The best book-to-movie adaptations

February 1, 2022
Max Gruber 0
Uncategorized

If you really love a book, sometimes it can be truly devastating when you watch the movie adaptation and your favourite characters are not represented as you imagined. Sometimes there are vital plotlines left out, and the atmosphere you experienced when first reading the book hasn’t been captured. 

However, there are a few titles that hold court as being some of the best books to movie adaptations. These adaptations do an incredible job of staying true to the original novel and if you are a fan of the following books you should experience the movie version – check them out here. 

A Clockwork Orange (1971) 

It’s dark and twisted, energetic and very accurate to the original book especially considering the language. In A Clockwork Orange, Anthony Burgess created his own Slavic language based on Russian, called Nadsat, this was used to give a totalitarian, dystopian feel – the language rings true throughout the movie adaptation. The ending is arguably the most significant variation between the book and movie but hasn’t put viewers and readers off.

Schindler’s List (1993) 

Based on the German businessman Oskar Schindler – Schindler’s List is a fiction story drawn from the true story of Schindler’s sacrifice to save 1,300 Jews from Nazi-controlled concentration camps in WWII. 

One significant difference between the film and the book is the diminished position of Emilie Schindler, who played a significant role in the fate of the Jews in the novel. Despite this, the film represents excellent writing, outstanding acting, and the idea that one individual can make a difference in the face of evil. Nominated for 12 Academy Awards, it’s fair to say the adaptation of this book was cited as one of the most prominent anti-war movies in history.

The Shawshank Redemption (1994) 

Derived from Stephen King’s compilation Different Seasons – The Shawshank Redemption was a novella that is highly regarded as one of the best book to movie adaptations. Beautifully written and not his typical horror genre, the characters are well developed and represented in this short story. Which plays a crucial role in the film’s execution – matching extraordinary cinematography and picture-perfect performances from the lead actors resulting in a superb movie.

Sense and Sensibility (1995) 

An unapologetically romantic tale with a touch of social satire, directed by Ang Lee, Sense & Sensibility is the adaptation of Jane Austen’s first published novel. Emma Thompson wrote the screenplay and co-starred in the film with Kate Winslet and Hugh Grant in what is widely considered to be the best Austen adaptation to date.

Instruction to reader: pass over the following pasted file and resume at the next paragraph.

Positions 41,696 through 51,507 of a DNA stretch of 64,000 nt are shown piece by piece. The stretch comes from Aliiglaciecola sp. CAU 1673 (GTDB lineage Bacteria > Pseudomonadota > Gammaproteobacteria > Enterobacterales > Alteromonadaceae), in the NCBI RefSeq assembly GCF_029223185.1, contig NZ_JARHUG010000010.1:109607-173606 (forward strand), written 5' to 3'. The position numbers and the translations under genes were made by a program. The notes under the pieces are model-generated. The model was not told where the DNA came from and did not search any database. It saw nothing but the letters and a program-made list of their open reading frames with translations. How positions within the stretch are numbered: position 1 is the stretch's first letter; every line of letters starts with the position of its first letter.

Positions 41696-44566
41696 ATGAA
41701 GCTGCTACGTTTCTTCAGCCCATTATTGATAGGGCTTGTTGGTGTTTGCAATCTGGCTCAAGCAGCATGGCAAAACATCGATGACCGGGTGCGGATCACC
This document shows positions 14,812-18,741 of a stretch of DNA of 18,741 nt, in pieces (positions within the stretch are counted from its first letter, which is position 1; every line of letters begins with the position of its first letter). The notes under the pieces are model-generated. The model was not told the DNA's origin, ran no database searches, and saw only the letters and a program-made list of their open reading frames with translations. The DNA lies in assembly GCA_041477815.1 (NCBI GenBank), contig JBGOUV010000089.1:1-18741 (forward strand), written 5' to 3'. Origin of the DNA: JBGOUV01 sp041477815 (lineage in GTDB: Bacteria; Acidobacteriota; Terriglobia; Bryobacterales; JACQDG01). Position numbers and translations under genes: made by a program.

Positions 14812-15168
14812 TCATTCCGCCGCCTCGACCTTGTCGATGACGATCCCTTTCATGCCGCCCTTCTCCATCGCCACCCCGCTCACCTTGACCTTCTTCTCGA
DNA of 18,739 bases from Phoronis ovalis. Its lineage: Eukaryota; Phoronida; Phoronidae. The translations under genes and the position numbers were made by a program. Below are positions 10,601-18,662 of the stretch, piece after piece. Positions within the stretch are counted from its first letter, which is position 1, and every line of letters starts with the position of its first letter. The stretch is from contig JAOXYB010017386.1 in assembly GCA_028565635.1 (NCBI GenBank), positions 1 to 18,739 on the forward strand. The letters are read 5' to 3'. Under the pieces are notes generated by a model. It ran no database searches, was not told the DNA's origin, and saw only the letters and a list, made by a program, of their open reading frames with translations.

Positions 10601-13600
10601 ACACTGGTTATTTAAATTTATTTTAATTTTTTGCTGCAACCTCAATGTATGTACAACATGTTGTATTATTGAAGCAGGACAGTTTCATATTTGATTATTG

This adaptation maintained steadfastly loyal to early-nineteenth-century norms and beliefs while blending it with conventional Hollywood methods.

Trainspotting (1996) 

Written in entirely Scottish dialect, many readers of Trainspotting have been hard pushed to make it past the first page – so when the movie adaptation (with subtitles) became available, there was a sigh of relief. Arguably though, readers of the book have enjoyed the language once subscribed to it as it adds character and culture to the experience. 

The movie, not for the faint-hearted, is a realistic reminder of the consequences of drug use with grandeur entertainment value. The screenplay has absolutely hypnotic eloquence to it, and despite being ‘aimless junkies’, the majority of the characters in this film have such big personalities that really stand out.

Fight Club (1999)

Whilst most book adaptations will undoubtedly have differences, Fight Club is as faithful a book to movie adaptation as there is. The book has been noted as an easy read due to its shorter length, with this in mind, the movie had the opportunity to dive deeper into the plotline, giving the characters and the storyline more depth. However, the ending of the book has been argued as better than the ending representative on screen. 

The Lord of the Rings (2001-2003) 

Whilst the books are in-depth, tantalising and full of imperative details relevant to the world of Middle Earth – the movie adaptations still do The Lord of the Rings trilogy justice with its beautiful visuals, ambitious story and great characters. In this scenario, the films are between two and three hours in duration because they are so jam-packed with action – the length really adds to the cinematic experience. 

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